Guillermo del Toro’s “Mama” delivers with round characters

Alex Williams

When a horror film comes out in January, its quality is often a lot scarier than its content. With moviegoers distracted by the flood of Oscar nominees, January releases often come and go with little said or thought about them. And while the Guillermo del Toro-produced “Mama” isn’t the most memorable spine-chiller ever made, it’s still much better than its release date implies .

With del Toro producing, it’s almost a given that “Mama” will feature children in some sort of horrifying circumstance, but the film puts its young Victoria (Megan Charpentier) and Lilly (Isabelle Nélisse) in peril almost immediately. Their father (Nikolaj Coster-Waldau) drags them into the woods after a bad day at work, and the girls are stranded. Five years later, their uncle (also played by Coster-Waldau) finally tracks them down and takes them in, much to the chagrin of his punk rock girlfriend, Annabel (Jessica Chastain). However, neither of them counted on the girls bringing back something supernatural, a shadowy guardian they both call “Mama.”

Fresh off last week’s Golden Globe win, Jessica Chastain goes edgy for “Mama.” Annabel is a punk rock guitarist with short, spiky black hair and tattoos aplenty, and all those sharp edges could be overwhelming if Chastain wasn’t such a graceful, affable performer. As her character transitions from reluctant caretaker to loving guardian, Chastain manages to change what’s essentially a pro-conformist missive into a genuinely touching and compelling arc.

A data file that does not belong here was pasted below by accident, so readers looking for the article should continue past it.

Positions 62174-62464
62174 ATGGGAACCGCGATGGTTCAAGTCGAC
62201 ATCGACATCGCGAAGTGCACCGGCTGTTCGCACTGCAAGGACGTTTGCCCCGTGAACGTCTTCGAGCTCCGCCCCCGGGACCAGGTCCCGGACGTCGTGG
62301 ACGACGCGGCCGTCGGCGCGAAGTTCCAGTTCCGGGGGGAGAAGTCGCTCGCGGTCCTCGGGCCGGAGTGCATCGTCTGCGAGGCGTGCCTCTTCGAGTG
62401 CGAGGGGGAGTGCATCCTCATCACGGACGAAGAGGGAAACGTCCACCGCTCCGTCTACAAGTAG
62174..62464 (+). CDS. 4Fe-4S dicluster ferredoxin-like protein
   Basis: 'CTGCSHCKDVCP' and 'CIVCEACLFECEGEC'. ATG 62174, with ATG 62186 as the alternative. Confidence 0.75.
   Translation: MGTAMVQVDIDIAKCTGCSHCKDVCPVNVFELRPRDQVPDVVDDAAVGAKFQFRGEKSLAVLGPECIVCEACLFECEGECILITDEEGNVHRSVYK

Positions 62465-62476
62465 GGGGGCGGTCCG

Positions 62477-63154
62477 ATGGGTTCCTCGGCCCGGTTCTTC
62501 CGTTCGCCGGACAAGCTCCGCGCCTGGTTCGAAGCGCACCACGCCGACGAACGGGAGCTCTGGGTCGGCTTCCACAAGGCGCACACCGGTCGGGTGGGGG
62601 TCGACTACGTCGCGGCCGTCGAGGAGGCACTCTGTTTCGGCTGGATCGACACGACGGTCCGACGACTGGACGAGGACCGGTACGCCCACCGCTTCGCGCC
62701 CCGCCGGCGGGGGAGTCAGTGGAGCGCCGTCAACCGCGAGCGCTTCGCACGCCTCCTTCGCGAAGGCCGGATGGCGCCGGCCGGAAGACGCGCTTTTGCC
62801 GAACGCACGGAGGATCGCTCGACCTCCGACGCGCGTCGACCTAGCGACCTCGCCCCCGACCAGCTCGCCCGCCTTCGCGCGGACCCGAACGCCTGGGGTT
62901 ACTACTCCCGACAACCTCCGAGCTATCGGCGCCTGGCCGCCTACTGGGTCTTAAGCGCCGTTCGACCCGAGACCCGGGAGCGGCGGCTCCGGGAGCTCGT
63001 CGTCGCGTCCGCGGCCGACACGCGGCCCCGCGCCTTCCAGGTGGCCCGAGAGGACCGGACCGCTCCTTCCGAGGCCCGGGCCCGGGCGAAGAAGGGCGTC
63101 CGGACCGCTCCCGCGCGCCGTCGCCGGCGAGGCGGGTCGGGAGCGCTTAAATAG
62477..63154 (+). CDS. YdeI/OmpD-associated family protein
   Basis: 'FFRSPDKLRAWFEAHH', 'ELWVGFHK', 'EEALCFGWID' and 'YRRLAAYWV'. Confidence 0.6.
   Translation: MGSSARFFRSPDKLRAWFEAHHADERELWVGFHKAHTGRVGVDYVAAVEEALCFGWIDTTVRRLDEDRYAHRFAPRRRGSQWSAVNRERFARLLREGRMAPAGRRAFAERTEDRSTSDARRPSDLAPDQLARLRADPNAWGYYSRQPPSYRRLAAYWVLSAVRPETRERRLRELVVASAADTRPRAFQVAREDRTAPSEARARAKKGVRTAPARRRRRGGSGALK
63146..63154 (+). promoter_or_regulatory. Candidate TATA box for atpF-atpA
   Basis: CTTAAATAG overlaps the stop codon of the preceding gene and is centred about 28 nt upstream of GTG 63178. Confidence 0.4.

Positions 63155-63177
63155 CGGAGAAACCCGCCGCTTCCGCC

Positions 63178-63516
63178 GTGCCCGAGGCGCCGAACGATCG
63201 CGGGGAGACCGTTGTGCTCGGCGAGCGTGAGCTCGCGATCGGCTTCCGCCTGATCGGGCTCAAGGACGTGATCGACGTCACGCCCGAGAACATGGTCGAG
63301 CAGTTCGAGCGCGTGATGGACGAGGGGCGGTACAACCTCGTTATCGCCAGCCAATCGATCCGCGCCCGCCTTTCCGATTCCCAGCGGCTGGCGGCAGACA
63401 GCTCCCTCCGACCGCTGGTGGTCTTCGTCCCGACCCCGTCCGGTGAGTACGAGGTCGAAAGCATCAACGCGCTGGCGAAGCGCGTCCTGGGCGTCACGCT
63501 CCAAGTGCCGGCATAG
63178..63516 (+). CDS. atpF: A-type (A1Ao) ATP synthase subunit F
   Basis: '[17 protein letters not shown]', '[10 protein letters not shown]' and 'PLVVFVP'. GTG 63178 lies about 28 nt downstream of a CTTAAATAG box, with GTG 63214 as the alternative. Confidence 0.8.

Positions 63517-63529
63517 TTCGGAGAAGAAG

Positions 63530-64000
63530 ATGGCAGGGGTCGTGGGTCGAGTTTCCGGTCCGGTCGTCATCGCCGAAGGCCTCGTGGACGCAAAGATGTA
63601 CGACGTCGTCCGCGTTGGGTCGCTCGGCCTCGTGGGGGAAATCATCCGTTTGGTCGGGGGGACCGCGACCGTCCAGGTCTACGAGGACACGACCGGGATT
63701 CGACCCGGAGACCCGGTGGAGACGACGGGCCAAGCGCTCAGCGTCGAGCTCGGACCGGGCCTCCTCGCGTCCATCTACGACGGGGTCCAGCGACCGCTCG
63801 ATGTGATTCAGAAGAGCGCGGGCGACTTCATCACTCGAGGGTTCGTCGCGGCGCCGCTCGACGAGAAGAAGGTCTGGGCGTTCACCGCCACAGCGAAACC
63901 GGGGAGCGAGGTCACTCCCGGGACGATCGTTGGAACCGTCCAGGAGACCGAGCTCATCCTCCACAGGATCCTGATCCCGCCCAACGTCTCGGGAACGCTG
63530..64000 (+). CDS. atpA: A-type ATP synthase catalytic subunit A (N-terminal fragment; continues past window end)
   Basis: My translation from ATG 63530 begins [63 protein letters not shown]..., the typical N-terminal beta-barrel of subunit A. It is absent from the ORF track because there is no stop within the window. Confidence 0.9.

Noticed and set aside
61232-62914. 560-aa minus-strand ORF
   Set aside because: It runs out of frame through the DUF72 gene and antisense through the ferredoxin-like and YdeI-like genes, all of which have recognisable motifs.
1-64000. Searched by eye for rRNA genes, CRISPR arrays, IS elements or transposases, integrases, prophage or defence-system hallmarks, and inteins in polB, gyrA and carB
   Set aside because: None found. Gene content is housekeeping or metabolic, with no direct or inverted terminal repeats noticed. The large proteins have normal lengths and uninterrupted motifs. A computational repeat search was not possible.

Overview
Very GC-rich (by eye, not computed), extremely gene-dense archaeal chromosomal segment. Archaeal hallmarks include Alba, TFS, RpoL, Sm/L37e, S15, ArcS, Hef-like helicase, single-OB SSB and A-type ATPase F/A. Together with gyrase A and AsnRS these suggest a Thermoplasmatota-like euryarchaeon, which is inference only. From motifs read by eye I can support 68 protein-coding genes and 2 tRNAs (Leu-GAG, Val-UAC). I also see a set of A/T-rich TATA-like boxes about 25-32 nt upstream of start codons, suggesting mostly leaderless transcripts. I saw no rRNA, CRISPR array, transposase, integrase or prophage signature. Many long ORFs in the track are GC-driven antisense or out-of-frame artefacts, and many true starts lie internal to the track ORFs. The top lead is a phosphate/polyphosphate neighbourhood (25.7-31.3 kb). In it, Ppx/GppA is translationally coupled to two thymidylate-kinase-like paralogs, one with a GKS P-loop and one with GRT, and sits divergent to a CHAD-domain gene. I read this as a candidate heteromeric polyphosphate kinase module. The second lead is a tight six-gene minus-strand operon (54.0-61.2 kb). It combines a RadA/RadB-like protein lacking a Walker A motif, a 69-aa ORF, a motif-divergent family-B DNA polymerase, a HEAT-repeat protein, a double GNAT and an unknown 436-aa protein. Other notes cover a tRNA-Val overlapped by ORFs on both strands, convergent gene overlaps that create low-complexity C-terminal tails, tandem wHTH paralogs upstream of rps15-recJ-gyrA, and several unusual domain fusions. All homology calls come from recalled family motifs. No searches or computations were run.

Charpentier and Nélisse play a profoundly damaged pair of sisters, and they both give performances that veer between terrifying and sympathetic. Often child performances can be distracting, and while Charpentier doesn’t always hit the notes “Mama” asks of her, Nélisse brings a guarded intensity and surprising tenderness to her role.

“Mama” is based on a short film from director Andrés Muschietti, and he packs his feature debut with a good variety of scares, most of them effective. Muschietti stages several simple but chilling moments, and his biggest scares are based more in the psychology of his characters than in something lunging at the screen. Even when his final moments ease up on the scares a bit, Muschietti makes up for it with an unexpectedly ballsy and heart-tugging finale.

Unfortunately, some of the steps “Mama” takes to get to that climax are less inspired than others. Characters in horror films are notoriously stupid, but “Mama’s” take the cake as three different characters make the exact same uninformed dumb decision, always without telling anyone where they’re going. Daniel Kash plays the girls’ psychiatrist, and he might as well be called Dr. Exposition, uncovering the dark corners of “Mama’s” narrative while Annabel shoulders most of the film’s scarier material.

When all is said and done, “Mama” is by no means a horror classic. It has the same disposable quality as most of the films that del Toro takes a producer’s credit on. However,the tale of two sisters dealing with their return to civilization and the woman forced to raise them is emotionally stirring, compellingly told and often just scary enough, and that’s much more than many of this month’s releases can claim.

Printed on Friday, January 18, 2013 as: Guillermo del Toro presents intense characters